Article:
I think that the general advice is good. I would not start buying the manuals yet. What I would do, is to find related books, such as books that have Topics re Principles of Flight, and perhaps Aircraft General knowledge. The more of a background you can get now, the better!! The syllabus is destined to change, albeit, probably not that much. Good luck with your studies..
Wee Weasley Welshman
24th Jun 2002, 08:56
I wouldn't buy the Jepp books anyway. There is much better product out there imho.
If you were mad dead keen then there is nothing stopping you getting hold of the ATPL groundschool books/CD's and just reading them through endlessly.
The subsequent modular or integrated groundschool should then be a breeze.
24th Jun 2002, 11:14
The new edition of the Jep manuals will be out before the end of the year, so you might as well wait. All ammendments and additions on the web will be included plus anything else that has come up that you need to know about. So buy them just before you need them to make sure you got the "hottest" gen!.
Good luck you keen bee!.
24th Jun 2002, 13:07
Best advice I can give you at the moment. Put all thoughts of being tempted by the RAF out of your mind. It is a much better pay and lifestyle outside.
24th Jun 2002, 19:01
Wot Reddo sed.
25th Jun 2002, 13:57
thanks for replying.
If I were you and had the time on my hands I'd become friendly with the local engineering workshop/hangar and get to know the aircraft well. It doesn't matter if it is "only" small piston aircraft you get to know.
redsnail, I live in inner London. Can you please advise me to how i can get involved local engineering workshop/hangar? Id really appreciate your reply or email me at : retroprince16@<hidden>
25th Jun 2002, 14:05
Where do you live, exactly? You could certainly give White Waltham (http://www.wlac.co.uk) a call - they often hire kids your age part time to help with cleaning aircraft, moving aircraft in and out of hangars, refuelling, and so on. Not too difficult to get to by train from Paddington. They also give staff discounts for flying. I'd imagine that most other airfields would be similar - find any that you think you'd be able to get to, and give them all a call. Good luck!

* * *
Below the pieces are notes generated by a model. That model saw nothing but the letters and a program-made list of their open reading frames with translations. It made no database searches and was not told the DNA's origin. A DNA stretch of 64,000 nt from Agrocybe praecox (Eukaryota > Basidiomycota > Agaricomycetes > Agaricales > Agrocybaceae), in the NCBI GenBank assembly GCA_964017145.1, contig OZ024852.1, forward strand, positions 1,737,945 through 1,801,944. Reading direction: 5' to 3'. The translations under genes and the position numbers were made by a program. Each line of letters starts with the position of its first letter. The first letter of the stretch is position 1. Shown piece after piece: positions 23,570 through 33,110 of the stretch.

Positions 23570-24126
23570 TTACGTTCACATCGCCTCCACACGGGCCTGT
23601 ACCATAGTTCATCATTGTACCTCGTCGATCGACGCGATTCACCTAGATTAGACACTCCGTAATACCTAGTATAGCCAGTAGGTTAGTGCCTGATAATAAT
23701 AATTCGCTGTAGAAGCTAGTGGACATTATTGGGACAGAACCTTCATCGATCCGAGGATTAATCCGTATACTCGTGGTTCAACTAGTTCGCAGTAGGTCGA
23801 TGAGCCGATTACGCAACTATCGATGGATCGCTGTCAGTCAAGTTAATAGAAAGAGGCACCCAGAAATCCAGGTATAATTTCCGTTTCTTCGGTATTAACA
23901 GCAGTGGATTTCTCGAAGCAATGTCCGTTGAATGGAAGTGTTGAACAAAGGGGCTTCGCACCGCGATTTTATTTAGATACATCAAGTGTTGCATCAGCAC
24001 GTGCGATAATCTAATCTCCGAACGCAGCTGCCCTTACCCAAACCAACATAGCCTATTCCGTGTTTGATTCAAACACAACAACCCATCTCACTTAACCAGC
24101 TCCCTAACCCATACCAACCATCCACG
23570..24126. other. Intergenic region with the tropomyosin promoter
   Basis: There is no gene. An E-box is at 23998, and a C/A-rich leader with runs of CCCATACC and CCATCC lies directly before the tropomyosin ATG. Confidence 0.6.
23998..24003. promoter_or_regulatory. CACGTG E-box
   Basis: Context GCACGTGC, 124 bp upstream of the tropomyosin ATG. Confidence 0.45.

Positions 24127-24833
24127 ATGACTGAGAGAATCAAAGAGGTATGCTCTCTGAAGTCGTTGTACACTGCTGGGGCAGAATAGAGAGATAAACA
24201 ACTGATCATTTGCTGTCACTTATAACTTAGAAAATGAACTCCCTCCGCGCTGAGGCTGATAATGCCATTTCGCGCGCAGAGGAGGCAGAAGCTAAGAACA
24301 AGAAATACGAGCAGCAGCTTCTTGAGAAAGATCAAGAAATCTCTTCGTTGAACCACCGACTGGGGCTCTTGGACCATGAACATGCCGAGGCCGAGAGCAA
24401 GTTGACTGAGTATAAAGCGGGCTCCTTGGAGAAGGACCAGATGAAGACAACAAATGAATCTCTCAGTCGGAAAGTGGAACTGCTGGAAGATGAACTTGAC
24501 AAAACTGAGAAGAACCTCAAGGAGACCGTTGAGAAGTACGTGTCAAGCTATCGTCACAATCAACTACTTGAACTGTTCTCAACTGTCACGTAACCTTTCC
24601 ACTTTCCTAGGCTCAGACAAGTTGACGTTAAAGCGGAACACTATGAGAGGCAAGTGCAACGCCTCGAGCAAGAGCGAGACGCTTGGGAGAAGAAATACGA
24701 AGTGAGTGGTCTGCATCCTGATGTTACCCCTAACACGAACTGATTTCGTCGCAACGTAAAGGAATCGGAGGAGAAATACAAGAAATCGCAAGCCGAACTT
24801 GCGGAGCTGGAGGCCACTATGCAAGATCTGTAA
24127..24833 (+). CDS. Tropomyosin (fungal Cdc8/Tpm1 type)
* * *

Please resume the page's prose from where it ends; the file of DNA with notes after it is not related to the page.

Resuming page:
25th Jun 2002, 19:53
I don't know the airports around London too well. I'd take FFF's advice.
Before commiting an awful lot of money and effort to an aviation career. I'd do a trial lesson or something just to see if you like it. My apologies if you have already done this. This way you'll also find an airfield that you can get to. Grab a magazine and see where the clubs and so forth are.
26th Jun 2002, 12:53
I agree with redsnail's advice. Get hold of a copy of flyer or pilot mags. They've always got loads of schools listed. Also worth having a look at the flyingzone site at. Loads of schools, airfields, museums etc listed for aspects of aviation.
I defininatley would not waste valuable training dosh on extra manuals. Let the school provide and save the cash for the fun bit behind the controls.
Remember: Have fun whatever you do...:D
30th Jun 2002, 12:42
I am 19 and was in the same shoes as you. Concentrate on the studies you have at the moment (GCSE/A-Levels) and join the air cadets.
Read the flight international magazine, go to seminars at diffrerent flying schools etc.
and KEEP focused - many people may say "You'll never be able to do it" but prove them wrong. ;)
Keep at it.